Some time ago we started to work on integrating the new WordPress editor into our themes.
Among other stuff, that includes styling all the blocks Gutenberg brings so far so they don’t only look neat but also nicely blend with the design of each of our themes.
So I sat in front of the new editor and started to think of how I was going to approach this task. Adding blocks in a random way and styling them is not my –no pun intended– style.
I needed to be sure I’d cover all the possibilities and everything would be properly styled.
To quickly explain this:
Take the Image block. It sounds like a simple block, but you need to style its standard width mode, the wide mode, the full-width mode, the left alignment, the right alignment and the center alignment, with and without a caption.
Imagine that with more than 30 blocks. Sure, not all of them have that amount of options, but still.
So I’m looking to first have all the blocks laid out in my extremely-slow-we’ll-talk-about-it-when-I-get-home localhost post.
I googled right away “gutenberg dummy content” and lucky for me I found this post by Sridhar Katakam, where he offers a copy-paste sample content of Gutenberg’s blocks.
This was my starter.
Then I added more blocks, more variations of the same blocks, and finally, I found myself having a pretty comprehensive (and long) post with all that I needed to work on.
If you’re as thorough as me and need to have all the Gutenberg’s possibilities in front of you, here’s the content of that post.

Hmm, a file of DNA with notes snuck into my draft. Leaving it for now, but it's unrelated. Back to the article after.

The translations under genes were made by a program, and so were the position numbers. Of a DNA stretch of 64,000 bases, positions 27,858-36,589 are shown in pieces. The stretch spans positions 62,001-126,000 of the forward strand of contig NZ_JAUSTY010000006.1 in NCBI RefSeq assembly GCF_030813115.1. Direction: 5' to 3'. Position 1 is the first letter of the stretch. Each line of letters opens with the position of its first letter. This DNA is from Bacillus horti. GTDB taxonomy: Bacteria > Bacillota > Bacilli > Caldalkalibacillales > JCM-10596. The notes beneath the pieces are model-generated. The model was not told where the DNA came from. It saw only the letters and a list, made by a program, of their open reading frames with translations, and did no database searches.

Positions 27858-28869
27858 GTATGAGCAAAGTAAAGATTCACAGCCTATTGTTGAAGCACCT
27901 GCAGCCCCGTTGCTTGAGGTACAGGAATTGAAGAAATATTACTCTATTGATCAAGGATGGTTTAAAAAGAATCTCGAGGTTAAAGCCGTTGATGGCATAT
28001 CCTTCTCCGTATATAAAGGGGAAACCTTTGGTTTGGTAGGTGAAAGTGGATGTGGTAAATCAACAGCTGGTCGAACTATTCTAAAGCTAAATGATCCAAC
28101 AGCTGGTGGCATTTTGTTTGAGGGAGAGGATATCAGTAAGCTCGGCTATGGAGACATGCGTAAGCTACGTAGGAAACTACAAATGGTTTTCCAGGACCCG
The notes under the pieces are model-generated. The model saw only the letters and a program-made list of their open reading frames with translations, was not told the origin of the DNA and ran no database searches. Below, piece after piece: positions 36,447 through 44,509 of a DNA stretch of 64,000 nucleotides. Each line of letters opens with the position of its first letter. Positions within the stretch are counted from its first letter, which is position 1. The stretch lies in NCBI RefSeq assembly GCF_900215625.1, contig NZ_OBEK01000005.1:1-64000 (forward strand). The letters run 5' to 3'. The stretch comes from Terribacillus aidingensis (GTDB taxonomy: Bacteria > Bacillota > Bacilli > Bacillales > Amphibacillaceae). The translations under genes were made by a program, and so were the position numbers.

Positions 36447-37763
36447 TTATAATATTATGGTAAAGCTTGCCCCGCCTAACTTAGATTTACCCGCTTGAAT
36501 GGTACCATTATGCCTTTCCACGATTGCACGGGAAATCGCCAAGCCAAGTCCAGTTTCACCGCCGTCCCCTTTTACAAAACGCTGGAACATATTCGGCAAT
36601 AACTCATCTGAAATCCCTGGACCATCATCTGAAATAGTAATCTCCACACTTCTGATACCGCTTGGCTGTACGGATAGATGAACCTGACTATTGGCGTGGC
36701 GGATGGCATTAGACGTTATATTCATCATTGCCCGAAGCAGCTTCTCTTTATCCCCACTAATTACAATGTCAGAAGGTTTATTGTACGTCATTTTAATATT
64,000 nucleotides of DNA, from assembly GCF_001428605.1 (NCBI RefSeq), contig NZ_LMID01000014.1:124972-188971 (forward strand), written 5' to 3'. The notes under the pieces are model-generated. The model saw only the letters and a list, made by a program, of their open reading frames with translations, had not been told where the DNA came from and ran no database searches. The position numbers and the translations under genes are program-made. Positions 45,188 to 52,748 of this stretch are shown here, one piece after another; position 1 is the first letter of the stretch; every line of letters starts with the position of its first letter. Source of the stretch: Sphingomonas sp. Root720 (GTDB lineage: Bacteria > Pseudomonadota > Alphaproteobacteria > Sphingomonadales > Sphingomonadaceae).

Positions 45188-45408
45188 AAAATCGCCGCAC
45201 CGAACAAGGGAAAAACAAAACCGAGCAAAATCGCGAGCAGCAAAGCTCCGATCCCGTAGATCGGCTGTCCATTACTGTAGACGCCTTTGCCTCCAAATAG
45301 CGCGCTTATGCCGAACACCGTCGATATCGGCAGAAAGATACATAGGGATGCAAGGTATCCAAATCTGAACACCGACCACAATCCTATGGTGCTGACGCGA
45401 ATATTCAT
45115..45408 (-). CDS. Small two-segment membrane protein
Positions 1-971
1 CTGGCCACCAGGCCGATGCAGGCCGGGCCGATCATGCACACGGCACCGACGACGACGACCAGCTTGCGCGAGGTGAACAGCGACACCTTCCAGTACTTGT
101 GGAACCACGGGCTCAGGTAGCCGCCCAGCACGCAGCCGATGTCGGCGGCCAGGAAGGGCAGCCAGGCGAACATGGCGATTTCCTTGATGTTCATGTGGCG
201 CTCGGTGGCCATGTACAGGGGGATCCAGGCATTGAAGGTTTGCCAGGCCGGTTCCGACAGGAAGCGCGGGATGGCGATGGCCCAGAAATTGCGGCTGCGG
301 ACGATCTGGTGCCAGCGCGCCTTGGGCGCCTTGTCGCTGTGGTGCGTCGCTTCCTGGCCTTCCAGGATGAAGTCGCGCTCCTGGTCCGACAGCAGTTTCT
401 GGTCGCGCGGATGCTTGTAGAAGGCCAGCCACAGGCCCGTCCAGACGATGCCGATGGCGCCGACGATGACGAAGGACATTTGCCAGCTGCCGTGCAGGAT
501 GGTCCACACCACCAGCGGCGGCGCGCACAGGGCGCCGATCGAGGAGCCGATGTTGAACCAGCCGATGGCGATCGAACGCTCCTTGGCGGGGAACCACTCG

Before you copy it, some important notes:
- We’re adding theme support for wide and full-width alignments. If you’re not going to, there’s no need for you to style those layouts on the blocks in this post that are using them.
- These articles were very helpful for me in understanding how to approach Wide and Full-Width alignments:
– Gutenberg full-width alignment in WordPress themes
– The Ultimate Guide to Gutenberg Image Alignments in WordPress Themes
- The images are from the incomparable unsplash.com collection.
- Maybe you’ll need to replace some media content after you paste the code. Like images on galleries, the self-hosted video, etc. So if you see blank spaces where there’s supposed to be media files, check that out.
How to use this sample content:
1. Make sure you have Gutenberg activated, of course (there’s a plugin in the WordPress plugins repository that you can install right now if you haven’t seen the notice in your admin Dashboard)
2. Create a new post
3. Choose the Code Editor mode
4. Paste the following code into the editor
(click “View Raw” at the end of the code for easy copying)
Here’s how this sample content looks on our Pepper+ theme, so you get an idea:
(click to enlarge)
Hope this helps you get started on integrating Gutenberg’s blocks! You can also use this sample content to test your current theme and figure out if some work on the styling will be required to be fully compatible.
Please, let me know in the comments if there’s something missing from the sample content and I’ll try to add it.
Hello. Thank you for this post.
Links to images include your localhost address. After removing, images on remote resource still do not exist. I think it would be good to fix this.
Thanks for letting us know that. We’ll check that out. 🙂
This was super helpful, thank you.